Snowsport Helmets not just for dorks; hot helmets becoming the norm

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WInter sports injury lawyer Doug Landau notes increasing use of helmets by skiers, snowboarders and other winter sports enthusiasts
Winter sports and traumatic brain injury lawyer Doug Landau notes increasing use of helmets by skiers, snowboarders and other cold weather sports enthusiasts

It used to be rare to see helmets on the slopes; snowboarders, skiers thought they were “uncool, dorky,” and for wimps. But serious injury and stylish helmet design have caused those wearing head protection to be in the majority. Winter sports injury lawyer Doug Landau noticed all colors of helmets during recent trips to New England ski, snowboard and tubing hills. Commending the increase in winter sports head protection, Landau hopes that the increasing use of helmets will lead to a concomitant decrease in traumatic brain injury and head trauma in injured winter athletes.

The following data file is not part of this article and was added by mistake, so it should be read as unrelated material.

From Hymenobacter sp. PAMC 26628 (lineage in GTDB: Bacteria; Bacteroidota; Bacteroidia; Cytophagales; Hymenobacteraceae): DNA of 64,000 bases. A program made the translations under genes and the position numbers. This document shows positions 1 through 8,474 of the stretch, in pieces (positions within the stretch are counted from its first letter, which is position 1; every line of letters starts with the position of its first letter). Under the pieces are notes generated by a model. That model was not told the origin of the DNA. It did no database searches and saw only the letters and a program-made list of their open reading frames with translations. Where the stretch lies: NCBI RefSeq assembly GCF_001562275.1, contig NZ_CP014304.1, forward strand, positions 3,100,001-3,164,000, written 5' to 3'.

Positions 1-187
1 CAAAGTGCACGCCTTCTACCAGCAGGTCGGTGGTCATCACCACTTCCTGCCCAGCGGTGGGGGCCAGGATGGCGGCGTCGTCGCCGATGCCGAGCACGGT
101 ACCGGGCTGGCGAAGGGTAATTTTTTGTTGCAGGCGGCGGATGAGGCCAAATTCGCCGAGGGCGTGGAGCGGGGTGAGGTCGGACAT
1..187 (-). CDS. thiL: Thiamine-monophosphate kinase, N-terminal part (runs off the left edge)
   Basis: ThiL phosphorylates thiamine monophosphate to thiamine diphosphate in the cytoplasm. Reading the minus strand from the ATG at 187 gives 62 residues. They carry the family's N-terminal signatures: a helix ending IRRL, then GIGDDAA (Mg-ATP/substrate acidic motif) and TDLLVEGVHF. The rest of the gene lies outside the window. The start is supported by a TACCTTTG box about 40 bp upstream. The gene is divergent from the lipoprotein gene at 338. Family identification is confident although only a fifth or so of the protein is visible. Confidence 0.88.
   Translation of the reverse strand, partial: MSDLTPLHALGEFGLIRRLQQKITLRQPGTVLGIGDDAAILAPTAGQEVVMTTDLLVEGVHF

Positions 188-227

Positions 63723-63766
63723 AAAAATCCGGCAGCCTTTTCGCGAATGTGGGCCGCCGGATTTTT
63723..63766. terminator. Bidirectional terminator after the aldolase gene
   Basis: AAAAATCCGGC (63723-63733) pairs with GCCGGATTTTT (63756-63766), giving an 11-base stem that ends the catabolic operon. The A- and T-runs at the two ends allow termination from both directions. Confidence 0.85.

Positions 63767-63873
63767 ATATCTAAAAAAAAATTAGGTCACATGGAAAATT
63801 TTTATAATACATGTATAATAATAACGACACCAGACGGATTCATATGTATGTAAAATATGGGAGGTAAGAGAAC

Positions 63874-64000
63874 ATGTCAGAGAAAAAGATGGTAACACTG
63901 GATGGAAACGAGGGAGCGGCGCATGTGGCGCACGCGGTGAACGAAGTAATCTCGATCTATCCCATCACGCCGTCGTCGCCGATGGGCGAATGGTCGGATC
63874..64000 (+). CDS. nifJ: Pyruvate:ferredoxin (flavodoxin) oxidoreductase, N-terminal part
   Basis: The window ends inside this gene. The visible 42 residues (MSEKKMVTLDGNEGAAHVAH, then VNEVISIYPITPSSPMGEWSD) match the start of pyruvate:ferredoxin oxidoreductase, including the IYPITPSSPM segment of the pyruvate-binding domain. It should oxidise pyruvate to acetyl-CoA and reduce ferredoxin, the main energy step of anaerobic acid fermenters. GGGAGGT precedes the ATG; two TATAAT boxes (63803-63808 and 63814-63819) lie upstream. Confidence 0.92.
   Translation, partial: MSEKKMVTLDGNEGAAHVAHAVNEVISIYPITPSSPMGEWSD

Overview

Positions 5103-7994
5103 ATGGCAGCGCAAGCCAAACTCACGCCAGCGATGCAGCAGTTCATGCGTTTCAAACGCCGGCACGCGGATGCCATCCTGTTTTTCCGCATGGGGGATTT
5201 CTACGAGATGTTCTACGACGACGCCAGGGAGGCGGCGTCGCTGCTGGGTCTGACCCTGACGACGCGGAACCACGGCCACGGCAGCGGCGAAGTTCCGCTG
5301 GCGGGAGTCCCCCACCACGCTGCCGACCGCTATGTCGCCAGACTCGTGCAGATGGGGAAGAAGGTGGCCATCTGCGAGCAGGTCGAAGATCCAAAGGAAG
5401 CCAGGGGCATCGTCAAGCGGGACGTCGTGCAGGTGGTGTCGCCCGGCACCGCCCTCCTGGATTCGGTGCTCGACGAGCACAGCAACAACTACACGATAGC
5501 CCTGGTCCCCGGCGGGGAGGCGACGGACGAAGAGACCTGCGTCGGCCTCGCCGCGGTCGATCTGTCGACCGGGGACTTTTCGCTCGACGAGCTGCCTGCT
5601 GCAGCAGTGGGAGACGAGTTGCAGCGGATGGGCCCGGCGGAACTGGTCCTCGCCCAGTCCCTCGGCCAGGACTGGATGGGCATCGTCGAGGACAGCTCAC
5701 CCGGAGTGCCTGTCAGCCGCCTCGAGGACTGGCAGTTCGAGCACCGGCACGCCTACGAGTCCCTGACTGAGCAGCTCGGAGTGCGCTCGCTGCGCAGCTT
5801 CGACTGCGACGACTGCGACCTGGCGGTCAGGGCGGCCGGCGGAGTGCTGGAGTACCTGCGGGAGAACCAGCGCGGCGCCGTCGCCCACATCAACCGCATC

According to NBC Sports, Helmets, one of the fastest growth areas in the snowsports industry, have moved over the hump and are no longer considered too niche or dorky for the masses. Safety is the driving reason to wear them, of course, but improved styling and comfort may be what make them a no-brainer. “In the last couple of years, you see a big movement toward helmets — it just makes sense,” says Ted Ligety, the U.S. Olympic skier who has been sporting a bright orange helmet in Vancouver. “I started wearing a helmet when I was 4 years old. I feel super naked if I’m not wearing a helmet. My parents did a good job engraining it in my head.” Wearing helmets for recreational skiing and snowboarding often starts with the kids, and then parents.
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